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Special Olympics St. Kitts & Nevis

The interactive course provided information on all aspects of hosting Special Olympics games, and was specifically aimed at enabling the local organization to begin putting the administrative and volunteer structures in place ahead of the games.

The vice president of sports and competition of Special Olympics Connecticut Ms. Laurie-Jean Hannon facilitated the course. She indicated that topics included budgeting, registration, athlete training, volunteer management and training, ceremonial protocols and Special Olympics management principles and structures.

Mr. Ivor Blake, national director of Special Olympics St. Kitts and Nevis, said the partnership with Connecticut has been of assistance to the local organization in fulfilling its mandate in its work with children in the Federation who participate in Special Olympics activities. In so doing, he encouraged Special Olympics administrators and volunteers to focus on achieving the ideals of Special Olympics.

“We celebrate the abilities and the accomplishments of people with special intellectual disabilities everyday in our collective efforts to form a new global vision of acceptance, empowerment and inclusion. It is immensely gratifying to help and support a fellow human being to make their lives better. This must be the focus of what we do in the movement that we are in,” said Mr. Blake.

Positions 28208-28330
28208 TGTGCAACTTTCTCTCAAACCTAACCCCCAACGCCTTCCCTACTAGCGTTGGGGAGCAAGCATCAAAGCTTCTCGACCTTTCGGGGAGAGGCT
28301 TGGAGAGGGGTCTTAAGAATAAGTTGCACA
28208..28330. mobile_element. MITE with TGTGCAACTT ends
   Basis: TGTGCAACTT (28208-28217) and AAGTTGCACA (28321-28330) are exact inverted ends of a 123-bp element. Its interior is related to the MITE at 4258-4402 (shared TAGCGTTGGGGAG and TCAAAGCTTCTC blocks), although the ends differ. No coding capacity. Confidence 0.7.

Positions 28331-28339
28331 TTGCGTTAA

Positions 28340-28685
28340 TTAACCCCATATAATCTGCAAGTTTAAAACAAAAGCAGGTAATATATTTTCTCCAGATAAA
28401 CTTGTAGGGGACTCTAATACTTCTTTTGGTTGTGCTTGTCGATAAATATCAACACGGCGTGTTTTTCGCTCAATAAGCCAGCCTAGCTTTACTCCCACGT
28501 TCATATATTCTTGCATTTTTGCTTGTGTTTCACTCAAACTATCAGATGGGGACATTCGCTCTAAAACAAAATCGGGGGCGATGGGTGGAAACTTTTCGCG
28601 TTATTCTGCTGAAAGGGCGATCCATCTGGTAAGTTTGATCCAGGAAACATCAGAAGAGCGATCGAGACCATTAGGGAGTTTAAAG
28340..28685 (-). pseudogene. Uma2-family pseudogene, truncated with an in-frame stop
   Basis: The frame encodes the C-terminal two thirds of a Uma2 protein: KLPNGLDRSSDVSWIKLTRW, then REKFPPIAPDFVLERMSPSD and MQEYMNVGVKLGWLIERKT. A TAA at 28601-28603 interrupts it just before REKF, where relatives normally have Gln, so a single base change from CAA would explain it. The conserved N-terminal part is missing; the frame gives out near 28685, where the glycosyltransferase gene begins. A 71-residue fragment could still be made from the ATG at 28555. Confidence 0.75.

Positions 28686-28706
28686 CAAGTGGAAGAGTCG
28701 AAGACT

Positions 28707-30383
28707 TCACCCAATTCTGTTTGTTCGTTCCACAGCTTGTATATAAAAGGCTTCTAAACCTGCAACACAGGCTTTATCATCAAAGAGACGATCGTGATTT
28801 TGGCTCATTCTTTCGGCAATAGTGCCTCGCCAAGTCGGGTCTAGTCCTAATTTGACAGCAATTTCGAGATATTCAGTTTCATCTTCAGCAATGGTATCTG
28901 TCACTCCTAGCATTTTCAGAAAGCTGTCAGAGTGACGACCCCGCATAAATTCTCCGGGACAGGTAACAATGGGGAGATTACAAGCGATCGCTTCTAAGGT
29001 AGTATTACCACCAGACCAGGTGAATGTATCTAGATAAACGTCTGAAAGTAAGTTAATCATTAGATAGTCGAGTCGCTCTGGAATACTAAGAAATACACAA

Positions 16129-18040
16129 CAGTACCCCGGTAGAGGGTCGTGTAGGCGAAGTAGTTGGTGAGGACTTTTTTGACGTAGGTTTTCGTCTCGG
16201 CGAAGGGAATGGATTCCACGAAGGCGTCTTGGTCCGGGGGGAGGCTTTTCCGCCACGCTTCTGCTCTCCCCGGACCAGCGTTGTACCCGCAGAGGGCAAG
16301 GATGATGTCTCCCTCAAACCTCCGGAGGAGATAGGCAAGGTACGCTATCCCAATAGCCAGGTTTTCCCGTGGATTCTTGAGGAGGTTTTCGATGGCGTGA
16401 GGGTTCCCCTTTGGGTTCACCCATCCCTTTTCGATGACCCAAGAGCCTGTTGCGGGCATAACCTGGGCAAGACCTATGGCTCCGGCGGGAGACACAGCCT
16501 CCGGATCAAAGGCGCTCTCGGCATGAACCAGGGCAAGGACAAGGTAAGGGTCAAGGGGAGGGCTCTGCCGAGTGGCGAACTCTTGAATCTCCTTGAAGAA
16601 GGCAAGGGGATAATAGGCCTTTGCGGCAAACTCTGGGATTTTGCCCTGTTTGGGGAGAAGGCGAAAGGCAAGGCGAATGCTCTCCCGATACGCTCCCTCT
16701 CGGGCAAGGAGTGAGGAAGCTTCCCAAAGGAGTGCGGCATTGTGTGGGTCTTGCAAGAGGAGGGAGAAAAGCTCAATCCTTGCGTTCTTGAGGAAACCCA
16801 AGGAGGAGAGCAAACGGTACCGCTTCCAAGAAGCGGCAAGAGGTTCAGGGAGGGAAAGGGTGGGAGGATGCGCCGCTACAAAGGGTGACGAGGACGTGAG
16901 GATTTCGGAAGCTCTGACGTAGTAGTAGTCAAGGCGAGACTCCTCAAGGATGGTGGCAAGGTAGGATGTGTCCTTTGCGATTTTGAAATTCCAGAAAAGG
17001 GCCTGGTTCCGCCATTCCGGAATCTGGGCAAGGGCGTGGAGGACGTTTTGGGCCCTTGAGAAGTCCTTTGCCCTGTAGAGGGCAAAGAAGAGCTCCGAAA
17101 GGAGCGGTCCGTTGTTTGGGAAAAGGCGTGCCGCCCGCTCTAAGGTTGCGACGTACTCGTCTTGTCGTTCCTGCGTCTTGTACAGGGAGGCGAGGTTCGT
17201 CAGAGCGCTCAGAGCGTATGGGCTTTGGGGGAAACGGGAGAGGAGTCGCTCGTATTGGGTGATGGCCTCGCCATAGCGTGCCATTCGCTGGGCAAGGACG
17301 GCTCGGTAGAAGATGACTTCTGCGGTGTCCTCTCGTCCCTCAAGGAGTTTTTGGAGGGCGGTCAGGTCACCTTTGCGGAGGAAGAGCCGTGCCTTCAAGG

Special Olympics SKN past president Mr. Lloyd Lazar told participants that the use of sport in Special Olympics helps provide a holistic environment for children with disabilities to experience and achieve.

“Some of those young people who participate in Special Olympics programs display a higher level of confidence, and they are quite often in a better position to go and get work and to work in the ordinary areas. Also, there are some Special Olympics athletes, footballers, who play with regular teams because of their confidence,” the past president informed.

According to Mr. Lazar, the participation of children with intellectual disabilities, and some with physical disabilities, helps their parents to be more confident and comfortable about their children’s development.

“The parents feel a lot more comfortable seeing their children participate knowing that Special Olympics looks after them significantly, he said.

Commenting on the goals of the course, Board chairperson Ms. Clarice Cotton said the course provided games committee members and volunteers with the resources and knowledge of fundamental events management principles that would help them to deliver the highest quality experiences for the Special Olympic athletes during the February games.

Referring to the mission of Special Olympics, facilitator Ms. Hannon said it is something that is done by all Special Olympics organizations to ensure that the athletes have the right experiences.

“It is to provide year-round sports training, competition in a variety of Olympic type sports for people with intellectual disabilities, giving them continuing opportunities to develop physical fitness, demonstrate courage, experience joy, participate in the sharing of gifts, skills and friendship with their families, other Special Olympic athletes and with the community,” Hannon stated.




 

 

 

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